HOMES: Racial Disparities in Neighborhood Home Values and Related Risks of Displacement

May 30, 2024 | by

Housing Opportunities Made Equal of Virginia has released a report (PDF) saying that houses in Black neighborhoods are undervalued, leaving residents vulnerable to displacement.

The press release:

(Richmond, VA – May 30, 2024) — Housing Opportunities Made Equal of Virginia (HOME of VA), in partnership with The Honorable Ellen F. Robertson, Councilmember, Richmond City Council – Richmond Gateway 6th Voter District, released a report revealing that due to historic and present-day racial bias, the racial composition of a neighborhood is a better predictor of home values than home size, type, or condition. The report also highlights how decades of home devaluation have left Black neighborhoods vulnerable to community displacement through sudden spikes in housing costs. Statistical analysis found major losses of Black residents, with some neighborhoods experiencing losses of Black residents ranging from 18-45% from 2010-2019.

Home values should have nothing to do with race. Nevertheless, HOME’s analysis shows that the racial composition of a neighborhood predicts roughly half of the inequality in average home values. The home value gap remained even when comparing homes and neighborhoods that were statistically identical except for the racial makeup of the neighborhood. “Bias in the home appraisal process,” the report concludes, “accounts for much of this remaining gap.”

The devaluation of Black property is the result of decades of compounding underinvestment by federal, state and local governments in Black neighborhoods and intentional investment in white neighborhoods. The report emphasizes that while present-day bias is partly at work in the devaluing of homes in majority Black neighborhoods, the devaluation of Black properties has deeper roots. \

Appraisers devalued homes in Black communities from the profession’s earliest days in the 1900s. Beginning in the 1930s, the federal government formalized this discrimination by requiring appraisers to use mortgage risk grades that rated the credit worthiness of homes in neighborhoods with Black residents as “hazardous.” Each appraisal served as the basis for subsequent appraisals when a home was sold – a process that continues to this day, with many homes in Black neighborhoods retaining a degree of unfair devaluation, even though this discrimination is now illegal.

“This report demonstrates that housing is not a level playing field for Black and white Richmonders,” said HOME of VA Executive Director Thomas Okuda Fitzpatrick. “Too often in Richmond and across our region, housing is not a symbol of the American dream, but a driver of inequality.” He added: “The report’s findings are particularly troubling in revealing the degree to which Black Richmonders, who have for so long created the cultural fabric of this City, are being displaced by vast forces difficult for any individual to overcome. At the same time, the report’s recommendations focus us on practical — and achievable — solutions.”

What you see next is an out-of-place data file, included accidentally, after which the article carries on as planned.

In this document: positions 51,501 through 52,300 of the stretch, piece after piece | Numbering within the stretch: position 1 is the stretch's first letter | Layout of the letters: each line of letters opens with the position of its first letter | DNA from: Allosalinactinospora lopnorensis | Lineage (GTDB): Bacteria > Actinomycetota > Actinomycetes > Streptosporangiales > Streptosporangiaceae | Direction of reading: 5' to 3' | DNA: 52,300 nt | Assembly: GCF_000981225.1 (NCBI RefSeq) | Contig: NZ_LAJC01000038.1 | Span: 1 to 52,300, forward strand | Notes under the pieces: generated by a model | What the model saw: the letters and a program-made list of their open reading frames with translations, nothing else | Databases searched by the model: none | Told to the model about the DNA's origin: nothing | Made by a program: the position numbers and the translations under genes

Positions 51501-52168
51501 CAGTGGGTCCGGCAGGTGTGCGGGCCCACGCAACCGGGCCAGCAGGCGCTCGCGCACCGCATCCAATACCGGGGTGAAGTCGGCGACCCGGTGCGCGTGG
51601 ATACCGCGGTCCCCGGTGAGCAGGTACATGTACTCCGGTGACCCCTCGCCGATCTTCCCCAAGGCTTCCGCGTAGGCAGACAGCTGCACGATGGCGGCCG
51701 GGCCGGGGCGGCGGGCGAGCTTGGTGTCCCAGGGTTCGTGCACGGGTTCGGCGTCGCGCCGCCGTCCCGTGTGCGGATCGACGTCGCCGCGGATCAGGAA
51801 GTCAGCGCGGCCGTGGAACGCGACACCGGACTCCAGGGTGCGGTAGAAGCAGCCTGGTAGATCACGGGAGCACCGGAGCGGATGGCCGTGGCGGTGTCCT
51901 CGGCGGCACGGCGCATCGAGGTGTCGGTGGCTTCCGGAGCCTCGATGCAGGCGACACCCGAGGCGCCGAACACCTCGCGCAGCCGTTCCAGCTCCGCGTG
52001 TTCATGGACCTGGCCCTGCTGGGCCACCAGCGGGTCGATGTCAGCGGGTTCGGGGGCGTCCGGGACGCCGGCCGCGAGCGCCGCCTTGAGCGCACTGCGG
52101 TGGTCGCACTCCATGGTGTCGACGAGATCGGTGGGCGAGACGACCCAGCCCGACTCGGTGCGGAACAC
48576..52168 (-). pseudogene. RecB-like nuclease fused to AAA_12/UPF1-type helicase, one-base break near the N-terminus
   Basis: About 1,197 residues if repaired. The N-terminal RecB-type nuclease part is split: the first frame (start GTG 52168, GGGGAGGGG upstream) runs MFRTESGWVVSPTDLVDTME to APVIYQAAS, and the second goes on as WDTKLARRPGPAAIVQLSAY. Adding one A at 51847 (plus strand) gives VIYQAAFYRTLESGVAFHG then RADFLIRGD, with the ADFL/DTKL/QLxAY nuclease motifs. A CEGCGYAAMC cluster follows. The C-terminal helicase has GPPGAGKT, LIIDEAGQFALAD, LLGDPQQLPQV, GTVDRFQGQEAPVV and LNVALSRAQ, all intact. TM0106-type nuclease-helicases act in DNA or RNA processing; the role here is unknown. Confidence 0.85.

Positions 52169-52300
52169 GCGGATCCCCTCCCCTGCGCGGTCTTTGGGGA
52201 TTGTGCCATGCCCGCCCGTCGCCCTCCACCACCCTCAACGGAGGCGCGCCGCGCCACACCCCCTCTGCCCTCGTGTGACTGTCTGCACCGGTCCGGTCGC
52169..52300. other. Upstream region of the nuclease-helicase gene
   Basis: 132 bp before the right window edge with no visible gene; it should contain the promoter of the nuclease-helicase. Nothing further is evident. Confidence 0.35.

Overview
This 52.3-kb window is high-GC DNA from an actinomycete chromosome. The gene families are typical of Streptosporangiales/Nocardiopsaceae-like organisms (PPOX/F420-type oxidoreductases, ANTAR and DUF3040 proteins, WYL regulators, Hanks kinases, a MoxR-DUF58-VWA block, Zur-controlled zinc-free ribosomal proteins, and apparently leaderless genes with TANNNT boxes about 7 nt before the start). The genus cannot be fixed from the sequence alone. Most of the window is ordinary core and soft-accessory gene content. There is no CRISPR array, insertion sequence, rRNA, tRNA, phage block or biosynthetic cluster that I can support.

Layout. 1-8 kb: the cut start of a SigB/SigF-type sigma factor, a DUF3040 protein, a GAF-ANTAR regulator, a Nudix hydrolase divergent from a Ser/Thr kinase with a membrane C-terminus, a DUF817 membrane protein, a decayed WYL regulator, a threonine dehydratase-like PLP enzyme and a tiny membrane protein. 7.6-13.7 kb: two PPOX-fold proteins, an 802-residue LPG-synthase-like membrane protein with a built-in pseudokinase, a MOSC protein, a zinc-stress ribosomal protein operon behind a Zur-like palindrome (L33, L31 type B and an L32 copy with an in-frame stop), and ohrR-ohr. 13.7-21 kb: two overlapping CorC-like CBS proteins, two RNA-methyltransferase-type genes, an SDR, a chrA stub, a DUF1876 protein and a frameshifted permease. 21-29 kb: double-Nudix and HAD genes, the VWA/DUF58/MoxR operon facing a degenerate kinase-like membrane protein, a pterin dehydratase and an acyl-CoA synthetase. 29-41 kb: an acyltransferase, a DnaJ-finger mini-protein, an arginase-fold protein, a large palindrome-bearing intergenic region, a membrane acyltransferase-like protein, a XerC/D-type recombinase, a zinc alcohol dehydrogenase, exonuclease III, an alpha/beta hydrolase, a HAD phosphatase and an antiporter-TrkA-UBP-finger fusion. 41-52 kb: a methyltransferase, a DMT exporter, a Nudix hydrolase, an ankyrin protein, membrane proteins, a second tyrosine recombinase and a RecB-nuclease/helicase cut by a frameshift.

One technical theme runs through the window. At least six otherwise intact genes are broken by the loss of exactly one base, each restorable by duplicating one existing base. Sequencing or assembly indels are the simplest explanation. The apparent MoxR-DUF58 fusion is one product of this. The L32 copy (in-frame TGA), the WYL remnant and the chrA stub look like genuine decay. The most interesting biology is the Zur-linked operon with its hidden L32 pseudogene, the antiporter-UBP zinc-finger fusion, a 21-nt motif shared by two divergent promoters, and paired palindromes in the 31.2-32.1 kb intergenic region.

Councilmember Ellen F. Robertson, who asked HOME of VA to investigate disparities in neighborhood home values and recommend ways the City of Richmond could address the problem, called the report “an urgent reminder of what we must do to retain long-time residents and ensure fair housing values that give all Richmonders equal opportunities to build and sustain a financial legacy for their families.”

“While we seek to ensure African American families receive fair home values, we also need to remember that we cannot suddenly increase their expenses and threaten their housing stability. If we don’t first put in place protections to prevent the displacement of African American families, we could make the situation worse and harm the very folks we’re trying to support,” she added.

Recognizing that eliminating bias in home values could make housing less affordable and force additional residents of color to leave, HOME of VA identifies policy tools to reduce the risk of displacement. For renters, who have comprised many of those displaced over the last decade, the report calls for a range of supports. Many focus on incentives for affordable housing, including rehabilitation assistance to preserve affordable units, zoning changes to make space for affordable dwellings, and fast-tracking of permits and waiving fees to incentivize affordable housing construction.

HOME of VA’s report also includes excerpts of interviews with 50 Richmond homeowners in majority Black neighborhoods. Residents speak of feeling “embattled” by rising property taxes, changing demographics, and harassment to sell their homes for unreasonably low prices. “They try to price you out of your area,” homeowner Carrie David told one interviewer regarding property tax rates. Others spoke of their homes as symbols of all they have overcome and a reflection of their histories in the community. Black homeowner Irvin Jennings gestured to the threshold of his front door when speaking to an interviewer and reflected on all who had “walked past it who were family and friends of the family.” Asked why he keeps the home, Jennings replied: “Family legacy.”

Policy Approaches to Racial Disparities in Neighborhood Home Values and Related Risks of Displacement

Appraisal bias and underinvestment harm home values in Black neighborhoods.
Minimizing displacement while supporting equitable home valuation.

RELATED: Home values, displacement, and racial inequality in Richmond

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